Tuesday, 15 January 2013

Can Aishwarya Rai do a Hema Malini at the Box Office?

Aishwarya Rai Bachchan is all set to return on the silver screen in the near future after a hiatus of two years due to her pregnancy and motherhood.
For quite some time, the former Miss World and Bollywood diva’s comeback to the celluloid has dominated the gossip columns everywhere ignoring the bigger question: can she rewrite the history of Bollywood’s comeback queens?
At 39, when age is no longer an advantage for her, can Ash still sizzle the Box Office when most others have utterly failed? Or will she give in and compromise with less significant character roles or simply shrine bright? 

Ash is not just alone in making comeback this year. Shilpa Shetty and Lara Dutta too are going to hit the screens. What’s going to be their career trajectories post-pregnancy? Will they also get lead actress roles? Are fans unable to appraise real-time mothers as lead actress in a movie?

Film critic Taran Adarsh disagrees that heroines have a shorter shelf life and dismisses that pregnancy plays any role in shaping an actress’ career trajectory. “Gone are the days when it was a prerequisite requirement for an actress to be slim and beautiful to fit into a role and their career used to end post marriage and pregnancy. Nowadays, it all depends on the character the actress is expected to portray”, he says.

However, there are very few cases to support Adarsh’s view that pregnancy doesn’t terminates or at least retards a heroine’s career. Perhaps the most successful comeback queen of Bollywood has been that of Hema Malini and to a lesser extent Kajol. The Dream Girl delivered hits after hits post–pregnancy. Esha Deol was born in the year 1981 and in the same year, Hema Malini gave hits like ‘Kranti’ and ‘Naseeb’. In the subsequent year in 1982, Hema Malini starring along with superstar Amitabh Bachchan deliverd a mega hit ‘Satte Pe Satta’. In all these movies, Hema Malini was the lead actress. In all these movies, Hema Malini was curvy and voluptuous but was still accepted with pleasure among the audience.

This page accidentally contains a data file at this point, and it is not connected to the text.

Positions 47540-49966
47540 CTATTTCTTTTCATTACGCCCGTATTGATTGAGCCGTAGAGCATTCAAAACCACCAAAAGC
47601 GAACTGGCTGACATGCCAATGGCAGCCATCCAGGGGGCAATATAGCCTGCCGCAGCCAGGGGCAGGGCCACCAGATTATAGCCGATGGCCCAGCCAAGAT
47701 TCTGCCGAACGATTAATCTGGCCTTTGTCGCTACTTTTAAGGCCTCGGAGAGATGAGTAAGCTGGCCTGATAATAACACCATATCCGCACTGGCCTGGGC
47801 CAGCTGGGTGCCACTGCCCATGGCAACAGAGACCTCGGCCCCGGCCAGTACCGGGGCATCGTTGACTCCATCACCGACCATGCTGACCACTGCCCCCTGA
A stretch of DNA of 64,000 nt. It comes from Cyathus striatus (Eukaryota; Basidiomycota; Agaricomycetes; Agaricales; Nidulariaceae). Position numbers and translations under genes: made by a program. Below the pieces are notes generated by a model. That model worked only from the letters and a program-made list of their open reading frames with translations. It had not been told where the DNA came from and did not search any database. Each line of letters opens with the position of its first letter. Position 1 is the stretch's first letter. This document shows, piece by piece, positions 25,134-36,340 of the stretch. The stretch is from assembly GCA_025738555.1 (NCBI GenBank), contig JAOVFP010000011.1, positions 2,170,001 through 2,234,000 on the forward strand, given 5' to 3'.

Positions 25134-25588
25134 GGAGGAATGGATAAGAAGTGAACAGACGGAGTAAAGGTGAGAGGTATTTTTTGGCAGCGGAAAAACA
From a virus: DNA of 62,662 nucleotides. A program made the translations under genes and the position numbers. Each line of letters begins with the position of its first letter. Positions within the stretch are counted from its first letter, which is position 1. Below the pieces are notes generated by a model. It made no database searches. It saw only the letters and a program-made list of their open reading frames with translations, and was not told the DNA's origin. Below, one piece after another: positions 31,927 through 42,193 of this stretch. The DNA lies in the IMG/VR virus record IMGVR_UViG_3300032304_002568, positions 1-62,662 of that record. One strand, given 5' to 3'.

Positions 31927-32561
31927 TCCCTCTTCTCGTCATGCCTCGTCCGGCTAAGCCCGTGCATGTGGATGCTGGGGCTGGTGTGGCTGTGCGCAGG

Post her marriage to Ajay Devgn in 1999, Kajol returned after a two year break as the chirpy ‘Anglee’ in Karan Johar’s ‘Kabhie Khushi Kabhie Gham’ in 2001. She gave birth to her daughter ‘Nysa’ in the year 2003 and after a break of again three years, she returned with the role of a blind Kashmiri girl in ‘Fanaa’ which earned her fourth Filmfare award for the best actress. But Kajol was never the size zero gal and it was her acting skills which won her accolades.

On the other hand, one of the most talked about Bollywood comebacks of all time was a big disaster. After the huge success of ‘Devdas’ in 2002, Madhuri Dixit Nene took a long break of five years and returned with a box-office dud ‘Aaja Nachle’ in 2007. While her acting was appreciated, Madhuri’s hasn’t featured in any other movie since 2007. She is expected to make her mark again in 2013 with ‘Gulaab Gang‘.Sujoy Ghosh, director of movies like Kahani and Jhankaar Beats, suggests that a film’s script is the actual hit BO formula. , “Once the character is written, I go by what the script demands. A film can look beautiful only with a proper content, in the absence of the content, the film has no meaning and the same applies to everybody associated with the film,” Ghosh stresses.

Dismissing the view that a heroine has an obligation towards her fans to look glamorous and beautiful, Ghosh asserts, “Slim, fat, square doesn’t matter, what matters is the story you are trying to tell.”

Ghosh’s view doesn’t hold ground as names as big as Nargis, Jaya Bhaduri and Juhi Chawla have failed to make any impact post-pregnancy. Nargis Dutt almost retired after getting married to Sunil Dutt in the year 1958; she appeared as a silhouette in the final scene of the movie ‘Yaadein’ in 1964 and eventually disappeared from the mainstream roles. The bubbly ‘Jaya Bachchan’ also saw similar fate post her marriage to BigB and post pregnancy. Smily ‘Juhi Chawla’ could never make it to the lead roles after her pregnancy.

Career trajectory of an Indian actress changes with time. Endorsing the fact, trade analyst, Komal Nahata says, “Roles differ with time and it does get limited. As an actress ages with time, she looks for more meaningful and substantive roles which fit into the realm.”

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